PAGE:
Last night in the early hours, my iPad pinged as it had received a message and I virtually threw myself half way out of the bed because it startled me so much. I think doctors are too quick to prescribe this drug without realizing it’s a living hell coming off of them.

  • Emma August 15, 2018, 3:09 pm

    After complaining about how awful I felt (and listing off almost all of the withdrawal symptoms from this article) it was my Mum who suggested that maybe I was having withdrawals from decreasing Lyrica – I had not for a second considered this!

    Right now it’s after 1 AM in my part of the world and I’m wide awake yet again (thanks Lyrica) so I thought I’d research ‘Lyrica withdrawals’ and I’m so thankful that I found this article and all of these comments! I was put on Lyrica (375mg) daily to help with nerve pain in my back – I had a herniated disc at L5 S1 that was pressing on nerves and causing excruciating pain, sciatica and numbness down my left leg.

    It got to the point very quickly where Lyrica was doing nothing for my pain but was working extremely well at making my brain extremely foggy and confused. Not long after starting this medication, I attempted to drive out of my local shopping centre boom gate and couldn’t understand why a car was facing me on the other side of the gate – I was attempting to exit via the entry gate!!!

    After that I stopped driving and for the past 6 months have relied on others to get me to and from work. I had epidural needles in my spine to try to alleviate the pain but got to the point where my only option was going through with surgery (a discectomy) which I had one week ago.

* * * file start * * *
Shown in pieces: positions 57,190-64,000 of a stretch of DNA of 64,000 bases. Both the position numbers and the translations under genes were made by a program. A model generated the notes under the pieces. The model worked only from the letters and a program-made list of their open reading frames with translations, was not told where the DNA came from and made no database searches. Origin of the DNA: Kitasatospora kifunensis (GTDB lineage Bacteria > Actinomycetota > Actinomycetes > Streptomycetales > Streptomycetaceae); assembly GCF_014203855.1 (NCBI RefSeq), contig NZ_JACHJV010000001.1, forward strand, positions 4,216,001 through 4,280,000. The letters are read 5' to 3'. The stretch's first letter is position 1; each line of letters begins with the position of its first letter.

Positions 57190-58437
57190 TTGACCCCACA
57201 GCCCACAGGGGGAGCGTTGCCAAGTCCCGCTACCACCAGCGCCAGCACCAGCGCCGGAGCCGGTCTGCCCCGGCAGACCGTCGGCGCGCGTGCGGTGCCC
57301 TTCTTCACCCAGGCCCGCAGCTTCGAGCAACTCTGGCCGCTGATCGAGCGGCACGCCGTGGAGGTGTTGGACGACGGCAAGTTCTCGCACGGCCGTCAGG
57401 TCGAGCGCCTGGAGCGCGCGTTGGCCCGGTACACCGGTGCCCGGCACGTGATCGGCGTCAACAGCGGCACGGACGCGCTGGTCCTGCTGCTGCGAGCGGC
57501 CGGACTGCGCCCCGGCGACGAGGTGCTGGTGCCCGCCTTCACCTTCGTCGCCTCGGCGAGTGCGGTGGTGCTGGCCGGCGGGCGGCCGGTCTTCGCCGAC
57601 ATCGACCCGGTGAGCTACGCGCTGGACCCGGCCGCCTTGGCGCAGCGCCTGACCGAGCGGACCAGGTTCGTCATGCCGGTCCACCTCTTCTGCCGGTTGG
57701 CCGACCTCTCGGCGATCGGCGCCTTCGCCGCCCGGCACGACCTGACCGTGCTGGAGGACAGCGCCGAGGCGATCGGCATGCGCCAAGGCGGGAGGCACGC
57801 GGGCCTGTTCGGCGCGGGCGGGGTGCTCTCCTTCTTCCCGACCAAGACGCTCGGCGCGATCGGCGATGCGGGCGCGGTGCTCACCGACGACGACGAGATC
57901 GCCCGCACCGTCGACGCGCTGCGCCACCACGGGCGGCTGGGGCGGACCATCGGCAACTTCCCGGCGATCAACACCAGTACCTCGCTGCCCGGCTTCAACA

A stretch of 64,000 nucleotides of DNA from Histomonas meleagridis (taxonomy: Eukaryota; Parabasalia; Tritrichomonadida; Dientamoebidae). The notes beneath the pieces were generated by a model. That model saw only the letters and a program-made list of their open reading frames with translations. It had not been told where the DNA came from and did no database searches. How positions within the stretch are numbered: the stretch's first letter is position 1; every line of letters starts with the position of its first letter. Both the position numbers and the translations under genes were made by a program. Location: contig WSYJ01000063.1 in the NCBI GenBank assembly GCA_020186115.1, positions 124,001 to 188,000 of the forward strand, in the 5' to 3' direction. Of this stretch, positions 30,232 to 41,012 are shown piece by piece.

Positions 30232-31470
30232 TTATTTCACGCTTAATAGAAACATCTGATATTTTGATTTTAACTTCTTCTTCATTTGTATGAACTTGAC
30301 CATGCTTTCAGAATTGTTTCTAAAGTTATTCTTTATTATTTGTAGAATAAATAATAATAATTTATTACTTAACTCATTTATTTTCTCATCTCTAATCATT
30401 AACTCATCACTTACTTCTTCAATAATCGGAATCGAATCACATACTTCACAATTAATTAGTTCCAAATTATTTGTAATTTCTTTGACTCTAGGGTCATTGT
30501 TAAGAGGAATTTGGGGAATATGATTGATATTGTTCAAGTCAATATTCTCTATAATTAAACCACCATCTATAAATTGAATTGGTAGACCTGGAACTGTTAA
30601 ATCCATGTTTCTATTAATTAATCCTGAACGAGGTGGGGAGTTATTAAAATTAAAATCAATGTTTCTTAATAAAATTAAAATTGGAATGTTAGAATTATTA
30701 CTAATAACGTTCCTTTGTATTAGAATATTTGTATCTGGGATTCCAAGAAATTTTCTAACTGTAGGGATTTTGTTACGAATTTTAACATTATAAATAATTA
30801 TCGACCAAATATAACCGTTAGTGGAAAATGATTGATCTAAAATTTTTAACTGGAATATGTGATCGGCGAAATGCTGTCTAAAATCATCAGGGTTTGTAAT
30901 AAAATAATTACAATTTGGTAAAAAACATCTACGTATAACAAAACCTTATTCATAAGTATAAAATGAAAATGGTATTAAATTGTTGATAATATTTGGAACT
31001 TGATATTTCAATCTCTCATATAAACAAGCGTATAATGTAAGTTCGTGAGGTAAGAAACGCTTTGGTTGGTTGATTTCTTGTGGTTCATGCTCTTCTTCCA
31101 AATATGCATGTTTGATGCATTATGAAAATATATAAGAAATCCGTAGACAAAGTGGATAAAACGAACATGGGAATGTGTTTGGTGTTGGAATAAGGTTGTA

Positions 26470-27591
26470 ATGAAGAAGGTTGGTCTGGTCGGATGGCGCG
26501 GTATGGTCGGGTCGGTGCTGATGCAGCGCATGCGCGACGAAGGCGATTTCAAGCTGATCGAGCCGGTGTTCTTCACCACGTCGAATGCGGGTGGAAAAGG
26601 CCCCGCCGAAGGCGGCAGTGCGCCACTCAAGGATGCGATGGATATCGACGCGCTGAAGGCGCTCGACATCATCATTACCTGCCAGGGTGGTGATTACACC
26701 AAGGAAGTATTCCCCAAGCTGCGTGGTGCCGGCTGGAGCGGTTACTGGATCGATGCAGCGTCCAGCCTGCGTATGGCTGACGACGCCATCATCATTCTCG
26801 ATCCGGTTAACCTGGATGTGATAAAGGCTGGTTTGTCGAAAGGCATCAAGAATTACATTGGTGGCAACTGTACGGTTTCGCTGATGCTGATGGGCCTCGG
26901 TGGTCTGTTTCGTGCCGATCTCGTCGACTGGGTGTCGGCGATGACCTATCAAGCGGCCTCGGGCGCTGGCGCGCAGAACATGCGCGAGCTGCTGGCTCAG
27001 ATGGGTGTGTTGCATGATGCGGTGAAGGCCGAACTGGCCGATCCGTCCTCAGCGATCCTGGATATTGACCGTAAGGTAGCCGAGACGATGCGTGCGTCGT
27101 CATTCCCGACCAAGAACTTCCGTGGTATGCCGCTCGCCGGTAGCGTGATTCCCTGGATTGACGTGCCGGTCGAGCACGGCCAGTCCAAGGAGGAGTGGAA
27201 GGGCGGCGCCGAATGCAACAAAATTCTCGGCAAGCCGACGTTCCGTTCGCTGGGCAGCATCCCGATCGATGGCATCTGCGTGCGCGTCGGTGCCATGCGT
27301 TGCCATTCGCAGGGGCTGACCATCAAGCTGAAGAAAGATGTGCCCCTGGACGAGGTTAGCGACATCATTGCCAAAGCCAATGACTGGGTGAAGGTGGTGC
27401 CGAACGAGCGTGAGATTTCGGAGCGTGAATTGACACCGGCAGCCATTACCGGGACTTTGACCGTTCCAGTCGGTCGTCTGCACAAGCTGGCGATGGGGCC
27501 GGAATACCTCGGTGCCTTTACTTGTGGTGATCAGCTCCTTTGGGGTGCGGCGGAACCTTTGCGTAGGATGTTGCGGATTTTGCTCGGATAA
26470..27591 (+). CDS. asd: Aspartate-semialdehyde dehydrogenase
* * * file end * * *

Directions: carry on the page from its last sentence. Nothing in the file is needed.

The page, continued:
When I was still in hospital, I was advised to decrease Lyrica to only 150mg at night for 3 nights then drop to 75mg a night for 7 days then stop altogether. I am doubting that the young hospital pharmacist who advised me to do it this way has any idea about Lyrica withdrawals.

    Anyway, after surgery my back was like new with all pain completely gone but on the second day of having decreased Lyrica, I was projectile vomiting at one end whilst having excruciating stomach cramps and diarrhea at the other. That was the beginning of my symptoms, as I said before I have experienced nearly all of them – the worst for me besides what I just mentioned is the difficulty falling asleep and inability to stay asleep.